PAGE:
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Search team finds EgyptAir black box

Recovered debris of the EgyptAir jet that crashed in the Mediterranean Sea on 19 May, 2016.
Recovered debris of the EgyptAir jet that crashed in the Mediterranean Sea on 19 May, 2016. Egyptian Military/Handout via Reuters/File

Investigators have recovered the cockpit voice recorder from the EgyptAir plane that crashed last month in the Mediterranean, Egypt's civil aviation authority said on Thursday. 

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The device was found broken into pieces but the salvage experts managed to retrieve the recorder's crucial memory unit, Egypt's civil aviation authority said.

Officials are preparing to transfer the recorder from a search vessel in the Mediterranean to Egypt for analysis. The cockpit voice recorder keeps track of conversations and other sounds in the pilots' cabin.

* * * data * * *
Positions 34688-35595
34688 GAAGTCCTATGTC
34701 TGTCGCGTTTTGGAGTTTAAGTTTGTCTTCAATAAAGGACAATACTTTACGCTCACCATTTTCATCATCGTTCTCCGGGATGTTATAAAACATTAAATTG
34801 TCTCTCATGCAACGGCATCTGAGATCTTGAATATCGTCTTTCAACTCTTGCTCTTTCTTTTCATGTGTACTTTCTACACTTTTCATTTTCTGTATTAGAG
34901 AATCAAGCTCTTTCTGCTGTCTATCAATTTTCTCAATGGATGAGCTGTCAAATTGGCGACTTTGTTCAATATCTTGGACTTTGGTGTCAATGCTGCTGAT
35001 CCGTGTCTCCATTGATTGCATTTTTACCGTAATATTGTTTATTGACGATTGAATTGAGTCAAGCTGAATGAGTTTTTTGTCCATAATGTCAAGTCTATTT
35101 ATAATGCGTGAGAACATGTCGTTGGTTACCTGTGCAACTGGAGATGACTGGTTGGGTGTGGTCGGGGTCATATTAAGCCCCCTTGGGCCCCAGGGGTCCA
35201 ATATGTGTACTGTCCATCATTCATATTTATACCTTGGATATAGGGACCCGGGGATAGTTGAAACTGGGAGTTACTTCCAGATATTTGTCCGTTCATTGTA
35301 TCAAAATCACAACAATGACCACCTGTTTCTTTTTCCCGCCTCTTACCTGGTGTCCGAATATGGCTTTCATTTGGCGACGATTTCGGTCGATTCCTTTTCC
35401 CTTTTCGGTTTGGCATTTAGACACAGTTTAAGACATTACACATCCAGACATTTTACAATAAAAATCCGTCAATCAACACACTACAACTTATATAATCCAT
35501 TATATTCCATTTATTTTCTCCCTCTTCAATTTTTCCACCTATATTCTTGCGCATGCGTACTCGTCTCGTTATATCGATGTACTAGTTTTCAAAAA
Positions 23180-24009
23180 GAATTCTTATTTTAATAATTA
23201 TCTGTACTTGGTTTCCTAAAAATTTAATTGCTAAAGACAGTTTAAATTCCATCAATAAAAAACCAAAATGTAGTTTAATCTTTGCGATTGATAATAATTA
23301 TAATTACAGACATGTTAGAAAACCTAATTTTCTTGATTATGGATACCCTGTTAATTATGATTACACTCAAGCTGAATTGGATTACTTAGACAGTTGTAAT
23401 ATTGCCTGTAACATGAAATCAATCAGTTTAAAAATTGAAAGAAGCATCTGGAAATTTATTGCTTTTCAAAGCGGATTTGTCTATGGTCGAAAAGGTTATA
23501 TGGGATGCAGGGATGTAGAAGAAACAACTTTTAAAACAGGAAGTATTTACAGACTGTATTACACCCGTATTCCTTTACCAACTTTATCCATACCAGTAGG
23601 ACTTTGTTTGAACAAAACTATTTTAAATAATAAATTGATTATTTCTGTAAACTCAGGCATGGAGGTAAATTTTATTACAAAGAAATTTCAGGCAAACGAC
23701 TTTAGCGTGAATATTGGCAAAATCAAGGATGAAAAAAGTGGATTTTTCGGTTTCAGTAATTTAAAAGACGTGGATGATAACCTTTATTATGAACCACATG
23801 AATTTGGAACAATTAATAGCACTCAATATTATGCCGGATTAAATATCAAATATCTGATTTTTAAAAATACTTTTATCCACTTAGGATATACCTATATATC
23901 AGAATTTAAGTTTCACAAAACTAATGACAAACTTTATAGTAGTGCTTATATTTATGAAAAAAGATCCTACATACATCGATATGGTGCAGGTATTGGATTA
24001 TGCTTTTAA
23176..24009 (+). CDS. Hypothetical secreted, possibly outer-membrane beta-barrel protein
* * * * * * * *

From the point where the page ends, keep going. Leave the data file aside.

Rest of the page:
The breakthrough came hours after a deep-sea robot located pieces of the main body of the plane at the bottom of the Mediterranean.

Airbus said the flight recorders held the key to unlocking the mystery of why the plane went down with 66 people on board en route from Paris to Cairo nearly a month ago.

"The first photos of the wreckage do not allow to establish any scenario of the accident," an Airbus statement said.

"Only the black boxes could contribute to a full understanding of the chain of events which led to this tragic accident."

Investigators have said it is too soon to determine what caused flight MS804 from Paris to Cairo to crash on 19 May, although a terror attack has not been ruled out.

The search vessel John Lethbridge, equipped with an underwater robot, arrived in Egypt last week to begin searching an area around 290 kilometres north of the Egyptian coast.

The robot discovered pieces of the fuselage at "several sites", the Egyptian board of inquiry said late on Wednesday.

A source close to the investigation told AFP that the robot, operated by Mauritius-based Deep Ocean Search, had found "small fragments" of the plane.

Some wreckage had already been pulled out of the Mediterranean by search teams last month, along with belongings of passengers.

The "pings" emitted by the black boxes were detected by French survey ship Laplace on 1 June but the flight recorders' exact location has not yet been established.

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